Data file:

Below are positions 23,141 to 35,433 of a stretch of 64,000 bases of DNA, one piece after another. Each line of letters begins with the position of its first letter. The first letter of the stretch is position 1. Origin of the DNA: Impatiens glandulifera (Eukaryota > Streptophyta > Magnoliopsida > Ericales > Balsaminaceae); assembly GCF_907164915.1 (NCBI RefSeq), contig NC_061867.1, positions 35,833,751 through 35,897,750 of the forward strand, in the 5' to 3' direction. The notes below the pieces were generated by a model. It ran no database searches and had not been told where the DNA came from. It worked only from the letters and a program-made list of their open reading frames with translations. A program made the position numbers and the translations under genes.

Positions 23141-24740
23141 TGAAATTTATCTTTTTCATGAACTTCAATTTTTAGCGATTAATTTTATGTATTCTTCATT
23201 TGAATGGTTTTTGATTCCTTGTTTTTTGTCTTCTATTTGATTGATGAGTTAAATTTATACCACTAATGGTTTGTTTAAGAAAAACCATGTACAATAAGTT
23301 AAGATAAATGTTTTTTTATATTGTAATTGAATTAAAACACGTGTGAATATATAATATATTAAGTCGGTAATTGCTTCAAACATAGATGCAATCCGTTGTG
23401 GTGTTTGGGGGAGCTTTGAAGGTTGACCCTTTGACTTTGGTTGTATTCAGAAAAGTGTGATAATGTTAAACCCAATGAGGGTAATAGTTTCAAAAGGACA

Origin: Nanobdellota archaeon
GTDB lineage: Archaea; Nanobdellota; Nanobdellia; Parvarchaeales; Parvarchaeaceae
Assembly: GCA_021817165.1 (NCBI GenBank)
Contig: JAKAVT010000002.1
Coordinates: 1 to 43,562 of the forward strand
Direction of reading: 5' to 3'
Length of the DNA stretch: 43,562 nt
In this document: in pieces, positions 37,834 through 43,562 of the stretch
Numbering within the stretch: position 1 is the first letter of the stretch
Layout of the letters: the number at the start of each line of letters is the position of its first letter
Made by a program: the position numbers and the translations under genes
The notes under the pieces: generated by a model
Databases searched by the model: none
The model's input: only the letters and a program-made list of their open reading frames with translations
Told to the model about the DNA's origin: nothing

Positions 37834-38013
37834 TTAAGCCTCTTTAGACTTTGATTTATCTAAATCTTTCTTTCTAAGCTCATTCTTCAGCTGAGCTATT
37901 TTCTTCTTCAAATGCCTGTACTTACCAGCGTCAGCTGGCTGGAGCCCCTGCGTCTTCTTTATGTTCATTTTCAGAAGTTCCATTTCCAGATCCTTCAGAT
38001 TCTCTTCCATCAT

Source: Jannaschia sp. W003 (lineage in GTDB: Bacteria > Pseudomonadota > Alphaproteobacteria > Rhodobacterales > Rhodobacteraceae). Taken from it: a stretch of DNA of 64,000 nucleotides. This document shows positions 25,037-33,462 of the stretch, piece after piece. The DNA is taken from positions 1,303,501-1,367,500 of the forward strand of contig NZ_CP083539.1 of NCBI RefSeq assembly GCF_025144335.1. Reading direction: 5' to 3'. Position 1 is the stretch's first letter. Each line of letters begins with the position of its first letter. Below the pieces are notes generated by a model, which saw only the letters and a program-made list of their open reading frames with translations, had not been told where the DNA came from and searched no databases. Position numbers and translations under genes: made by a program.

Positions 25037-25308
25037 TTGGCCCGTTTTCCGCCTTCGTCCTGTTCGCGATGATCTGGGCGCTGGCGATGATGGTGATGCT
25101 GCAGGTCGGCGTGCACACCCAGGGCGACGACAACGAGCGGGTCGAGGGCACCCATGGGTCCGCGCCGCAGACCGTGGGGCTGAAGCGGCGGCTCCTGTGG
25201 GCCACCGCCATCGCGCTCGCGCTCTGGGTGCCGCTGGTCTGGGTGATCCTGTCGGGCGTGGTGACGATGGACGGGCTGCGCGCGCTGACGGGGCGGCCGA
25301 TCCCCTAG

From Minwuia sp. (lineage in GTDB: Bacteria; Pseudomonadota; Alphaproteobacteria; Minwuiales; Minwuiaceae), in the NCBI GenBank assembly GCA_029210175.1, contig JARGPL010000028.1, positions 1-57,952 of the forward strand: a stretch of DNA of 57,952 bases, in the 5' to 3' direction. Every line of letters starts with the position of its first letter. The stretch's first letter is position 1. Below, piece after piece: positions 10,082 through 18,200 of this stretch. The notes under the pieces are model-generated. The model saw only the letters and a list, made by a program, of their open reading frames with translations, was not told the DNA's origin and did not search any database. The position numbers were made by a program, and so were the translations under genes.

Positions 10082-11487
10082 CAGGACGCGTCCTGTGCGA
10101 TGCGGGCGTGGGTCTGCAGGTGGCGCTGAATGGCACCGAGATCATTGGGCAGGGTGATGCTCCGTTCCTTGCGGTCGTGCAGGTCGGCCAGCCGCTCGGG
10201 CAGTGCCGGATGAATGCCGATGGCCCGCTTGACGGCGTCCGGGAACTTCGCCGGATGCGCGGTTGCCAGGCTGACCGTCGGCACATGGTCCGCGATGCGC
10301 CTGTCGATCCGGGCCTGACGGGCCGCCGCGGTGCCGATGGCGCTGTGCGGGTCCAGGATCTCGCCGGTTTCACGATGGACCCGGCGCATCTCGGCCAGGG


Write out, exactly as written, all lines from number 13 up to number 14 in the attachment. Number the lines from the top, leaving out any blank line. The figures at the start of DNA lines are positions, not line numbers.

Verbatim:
Length of the DNA stretch: 43,562 nt
In this document: in pieces, positions 37,834 through 43,562 of the stretch